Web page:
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Thursday, April 17, 2003

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The Next Big Thing

Doc Searls and I get together about once a year around events rather than at them as I don't go to meetings. We catch up and share the potential of the web in personal terms. Prior to this I have made no mention of the substance of these conversations as they are none of your business. This year I was able to share that my half-brother whom I had never met contacted me. He found me on the web. Doc had been in contact with his son Allen, who had been out of touch for some time.

What makes this significant is that the web has opened the floodgates of knowledge, information and opinions. From personal websites, to elaborate commercial enterprises specifically designed to separate you from your money in traditional and shabby methods that the web is making extinct as you read this. The web with email and chat, has created a vast system of personal communication that is part library, part fantasy, part salesmanship, part hucksterism, part ego, and with a bit of common sense, entertaining far beyond previous social systems.

Blogs and blogging software opened up the ability of a large number of folks to communicate ideas and information without knowing any of the underlying tags, protocols, and nuts and bolts of traditional website creation. I have spent 6 years building websites for a living and it is not an easy road to follow. This is their true power.

The conversations around blogs as journalism are semantic exercises of small import, promulgated by folks whose day jobs are under increasing pressure by folks who can do their own reporting on events and offer opinions unfiltered by marketing, editorial, or sales departments. The true crime here is that the anti-blogger journalism folks point out errors and fallacies, but offer no guidance on how reporting is done, nor share effective writing techniques. They still believe the emperor's new clothes are stunning.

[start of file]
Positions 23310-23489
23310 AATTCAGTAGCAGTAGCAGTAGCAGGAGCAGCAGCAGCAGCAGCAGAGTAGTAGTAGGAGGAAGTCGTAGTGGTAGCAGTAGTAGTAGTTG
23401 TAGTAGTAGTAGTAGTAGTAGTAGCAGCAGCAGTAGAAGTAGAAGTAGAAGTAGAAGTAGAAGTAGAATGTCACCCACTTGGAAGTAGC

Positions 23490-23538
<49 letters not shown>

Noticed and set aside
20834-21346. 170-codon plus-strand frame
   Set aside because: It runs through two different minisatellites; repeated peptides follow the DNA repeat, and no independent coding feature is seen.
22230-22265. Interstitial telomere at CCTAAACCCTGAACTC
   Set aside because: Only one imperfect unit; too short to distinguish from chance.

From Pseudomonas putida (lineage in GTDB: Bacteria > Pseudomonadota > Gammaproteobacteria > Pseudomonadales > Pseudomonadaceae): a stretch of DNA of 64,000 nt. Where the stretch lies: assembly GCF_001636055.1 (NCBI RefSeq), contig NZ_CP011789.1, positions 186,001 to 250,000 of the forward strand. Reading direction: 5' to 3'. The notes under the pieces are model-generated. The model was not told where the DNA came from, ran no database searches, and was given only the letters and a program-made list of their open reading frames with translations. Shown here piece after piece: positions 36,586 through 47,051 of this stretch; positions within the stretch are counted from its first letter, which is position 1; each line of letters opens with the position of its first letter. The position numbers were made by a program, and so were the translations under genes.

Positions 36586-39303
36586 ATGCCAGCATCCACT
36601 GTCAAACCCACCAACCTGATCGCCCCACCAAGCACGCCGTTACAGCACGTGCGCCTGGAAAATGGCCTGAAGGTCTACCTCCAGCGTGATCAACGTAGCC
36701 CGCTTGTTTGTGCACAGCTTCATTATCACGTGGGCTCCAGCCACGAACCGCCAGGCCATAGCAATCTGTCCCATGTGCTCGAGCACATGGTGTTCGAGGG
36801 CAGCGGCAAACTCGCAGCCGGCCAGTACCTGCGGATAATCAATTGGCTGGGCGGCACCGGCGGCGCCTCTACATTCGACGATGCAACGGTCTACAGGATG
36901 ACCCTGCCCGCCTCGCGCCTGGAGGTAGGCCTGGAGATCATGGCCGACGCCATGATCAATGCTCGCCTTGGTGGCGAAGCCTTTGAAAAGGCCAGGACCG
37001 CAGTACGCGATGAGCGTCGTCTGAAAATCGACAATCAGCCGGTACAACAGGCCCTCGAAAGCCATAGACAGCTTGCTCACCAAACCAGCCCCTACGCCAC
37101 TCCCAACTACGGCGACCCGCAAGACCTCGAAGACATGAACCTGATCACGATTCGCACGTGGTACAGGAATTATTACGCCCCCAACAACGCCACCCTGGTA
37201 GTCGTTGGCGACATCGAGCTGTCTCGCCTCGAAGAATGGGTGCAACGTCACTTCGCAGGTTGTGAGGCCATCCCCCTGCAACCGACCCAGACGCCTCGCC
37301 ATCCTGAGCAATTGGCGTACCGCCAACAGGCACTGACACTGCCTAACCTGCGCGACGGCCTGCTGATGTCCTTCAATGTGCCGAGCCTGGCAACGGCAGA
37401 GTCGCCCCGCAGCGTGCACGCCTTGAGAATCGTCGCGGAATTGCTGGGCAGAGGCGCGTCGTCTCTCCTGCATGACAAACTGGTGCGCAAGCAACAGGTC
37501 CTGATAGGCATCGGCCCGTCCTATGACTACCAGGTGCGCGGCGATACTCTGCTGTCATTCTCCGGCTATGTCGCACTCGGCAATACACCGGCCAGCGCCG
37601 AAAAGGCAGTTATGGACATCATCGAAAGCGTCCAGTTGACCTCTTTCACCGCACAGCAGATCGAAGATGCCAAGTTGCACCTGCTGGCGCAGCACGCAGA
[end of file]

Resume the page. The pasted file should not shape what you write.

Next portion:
Information without education is the old way of communication. Blind faith in the acceptance of news by organizations whose principles are being bent by ratings, marketshare, and advertising, are being examined and pointed out with increasing regularity by simple folks whose eyes are being opened to the potential of communication and discourse in near real time.

Doc's announcement of Allen's new enterprise, Globe Alive, points to the next stage in this revolution in communication. Globe Alive is the next big thing.

Real time communication with folks who have information to share, expertise to offer, and are willing to do so on a one to one basis is going to revolutionize the way folks can use information to improve their lives, their business, and their society. Globe Alive is the next big thing.

Globe Alive
read here - go there
Source: Doc Searls


Hiding Content [Posted] 12/11/02

One of the re-occurring themes that appear on design lists is 'hiding content', or making one's code invisible. Most of the solutions just don't work. The internet is not about hiding stuff. But in the interest of fairness I can offer a proven method of hiding content.

p i x e l v i e w

Mitch Ratcliffe is definitely an other. The 21st century holds the promise of rich multimedia across the web. Mitch was blazing this trail in the 20th century. From code to finance.

p i x e l v i e w - behind the screen with Mitch Ratcliffe
read here - go there

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